ASHKELON, Israel (Reuters) - A Roman statue that had been buried for centuries has been unearthed by the winter gales that have raked Israel’s coast.
The white-marble figure of a woman in toga and sandals was found in the remains of a cliff that crumbled under the force of winds, waves and rain at the ancient port of Ashkelon, the Israel Antiquities Authority said on Tuesday.
“The sea gave us this amazing statue,” said Yigal Israeli, a researcher with the authority.
He said the statue, which lacks a head and arms, is about 1.2 meters (4 feet) tall, weighs 200 kg (440 pounds) and dates back to the Roman occupation of what was western Judea, between 1,800 and 2,000 years ago. It will be put on display in museums.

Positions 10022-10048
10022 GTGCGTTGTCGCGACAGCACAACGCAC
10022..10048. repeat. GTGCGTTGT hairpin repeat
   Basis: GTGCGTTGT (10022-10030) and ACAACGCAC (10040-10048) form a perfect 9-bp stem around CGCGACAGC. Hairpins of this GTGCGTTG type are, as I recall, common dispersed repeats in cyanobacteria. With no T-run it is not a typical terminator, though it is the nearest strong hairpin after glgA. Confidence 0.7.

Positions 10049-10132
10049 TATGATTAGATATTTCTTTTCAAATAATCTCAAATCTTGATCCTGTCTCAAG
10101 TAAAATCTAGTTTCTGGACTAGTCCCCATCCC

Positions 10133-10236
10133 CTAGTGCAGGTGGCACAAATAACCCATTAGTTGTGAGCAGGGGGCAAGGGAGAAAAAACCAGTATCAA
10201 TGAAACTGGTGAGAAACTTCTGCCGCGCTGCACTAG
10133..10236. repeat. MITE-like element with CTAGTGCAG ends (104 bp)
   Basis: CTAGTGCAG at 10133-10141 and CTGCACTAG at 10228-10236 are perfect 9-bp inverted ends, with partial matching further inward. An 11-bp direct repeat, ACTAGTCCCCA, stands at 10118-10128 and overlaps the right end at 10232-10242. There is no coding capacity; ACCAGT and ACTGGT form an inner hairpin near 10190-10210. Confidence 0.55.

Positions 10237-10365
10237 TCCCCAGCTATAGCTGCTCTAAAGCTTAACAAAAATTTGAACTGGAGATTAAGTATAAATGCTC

Also recovered at the site were fragments of a Roman bath-house and mosaics.
But long-established Israeli archaeological sites such as the ruins of coastal Caesarea suffered serious damage in the storm, so the statue’s find brought the Authority little joy.
“We don’t see this discovery as such good news,” said another Authority official, who declined to be named. “Better that relics remain hidden and protected, than that they be exposed and damaged.”
Writing by Dan Williams